by Lathan Watts • 5 min read
Near the end of October, Americans prepare for a somewhat strange but increasingly popular cultural tradition of celebrating Halloween. Last year, Americans spent an estimated $9 billion on the holiday.
In my own neighborhood, several houses have been decorated for weeks and to a much more elaborate degree than they do during the Christmas season. A detailed history of the tradition isn’t necessary to arrive at the general conclusion that by confronting—even celebrating—that which we fear, we can diminish the power our fears have over us.
We may need the same approach for free speech. A recent poll reveals a frightening downward trend in support for First Amendment freedoms due to the perceived impact of “hate speech.” Allowing speech or ideas we deem abhorrent into the marketplace of ideas and our national conversation is an understandably scary prospect. Yet, this is a fear we as a people must overcome.
The poll conducted by the Campaign for Free Speech reveals a majority of Americans believe the First Amendment should be rewritten to “reflect the cultural norms of today.” Nearly 60 percent of Millennials believe the Constitution “goes too far in allowing hate speech in America.” Forty-eight percent of Generation X and forty-seven percent of Baby Boomers agreed. A majority of Millennials also said hate speech should be a crime, with more than half of those saying it should carry jail time.
A crucial follow-up question for those who are willing to outlaw “hate speech” is who gets to decide what qualifies as hateful enough to be illegal? The cultural norms of today might be easy enough to identify, but what happens when the cultural norms of tomorrow no longer include your beliefs as worthy of Constitutional protection?
The answer is found daily in the object lesson of millions of Americans, including all of our clients at First Liberty Institute, holding fast to values and teachings of their faith despite the fact some of their deeply held convictions are at odds with cultural orthodoxy. From the Orthodox Jewish residents of Airmont, New York, whose own government is denying their right to worship freely; to Washington state high school football coach Joe Kennedy, who lost his job for exercising his faith in public; to Ken Hauge, a former pastor faced with eviction from his senior living facility for hosting a Bible study, many Americans face the frightening reality of losing their home or livelihood for expressing ideas with which their community finds distasteful.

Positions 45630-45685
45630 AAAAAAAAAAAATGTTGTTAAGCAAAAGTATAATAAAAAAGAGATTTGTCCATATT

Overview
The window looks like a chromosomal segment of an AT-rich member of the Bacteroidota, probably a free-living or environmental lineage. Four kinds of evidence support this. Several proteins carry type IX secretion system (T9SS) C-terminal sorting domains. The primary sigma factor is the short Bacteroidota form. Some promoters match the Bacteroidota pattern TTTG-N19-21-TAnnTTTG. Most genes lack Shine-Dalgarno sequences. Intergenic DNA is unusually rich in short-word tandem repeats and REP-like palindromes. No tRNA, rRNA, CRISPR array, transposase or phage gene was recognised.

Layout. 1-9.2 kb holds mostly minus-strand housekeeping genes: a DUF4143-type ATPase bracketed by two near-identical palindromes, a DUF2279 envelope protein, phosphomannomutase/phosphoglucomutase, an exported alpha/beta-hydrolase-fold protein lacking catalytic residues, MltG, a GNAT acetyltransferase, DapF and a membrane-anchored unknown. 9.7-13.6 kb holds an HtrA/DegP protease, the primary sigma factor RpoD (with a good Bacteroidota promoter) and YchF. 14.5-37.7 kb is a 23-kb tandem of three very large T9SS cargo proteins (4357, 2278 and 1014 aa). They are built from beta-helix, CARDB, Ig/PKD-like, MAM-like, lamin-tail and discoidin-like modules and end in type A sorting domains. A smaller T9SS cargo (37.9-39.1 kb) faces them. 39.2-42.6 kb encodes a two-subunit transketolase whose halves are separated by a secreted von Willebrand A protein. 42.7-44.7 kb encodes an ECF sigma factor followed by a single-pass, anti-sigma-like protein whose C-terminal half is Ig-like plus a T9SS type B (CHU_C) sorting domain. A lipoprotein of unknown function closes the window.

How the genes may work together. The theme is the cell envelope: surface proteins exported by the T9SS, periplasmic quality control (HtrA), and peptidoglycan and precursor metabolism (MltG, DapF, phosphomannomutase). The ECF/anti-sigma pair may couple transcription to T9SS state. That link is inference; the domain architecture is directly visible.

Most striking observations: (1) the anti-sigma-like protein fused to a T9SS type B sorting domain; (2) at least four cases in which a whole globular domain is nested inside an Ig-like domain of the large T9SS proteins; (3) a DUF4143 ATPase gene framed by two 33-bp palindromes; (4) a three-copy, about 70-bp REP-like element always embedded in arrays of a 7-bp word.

If we value freedom for ourselves we must be willing to protect it for everyone, including those, perhaps especially for those, who employ that freedom in ways we find distasteful to the point of being dangerous to our preferred notions of civil society.
Thomas Jefferson famously declared, “I would rather be exposed to the inconveniences attending too much liberty than those attending too small a degree of it.”
Jefferson’s compatriots who wrote the First Amendment to our Constitution did not have to reach far back in memory to recall a time when they faced execution for speaking and publishing words and ideas they believed to be self-evident truth but were deemed revolutionary by some and treasonous by others. One of those revolutionary ideas was that government exists to protect the God-given rights of the people.
If Americans are to continue living in ordered liberty, securing its blessings for ourselves and our prosperity we must once and for all rid ourselves of the notion that government should protect us from speech or ideas. Censorship is not the answer to speech we find hateful or wrong. The answer is to confront what is wrong with what is right and to borrow from Shakespeare, “The truth will out.”
In a nation as large and diverse as our own, with people from all over the world of varying cultural, religious, and ethnic backgrounds, there will inevitably be conflicting ideas. What sets America apart from the rest of the world is our willingness to accept and embrace an open-ended debate based on shared ideals of freedom of thought, speech and religion.
Living in a free civil society isn’t always easy or comfortable and frankly, it isn’t always civil, but the price of admission into a free society is the respect and defense of freedom for all. Cultural norms come and go but once freedom is gone it rarely returns. We must defend the First Amendment or it will eventually be incapable of defending us.
*This article was originally published on Inside Sources on October 30, 2019.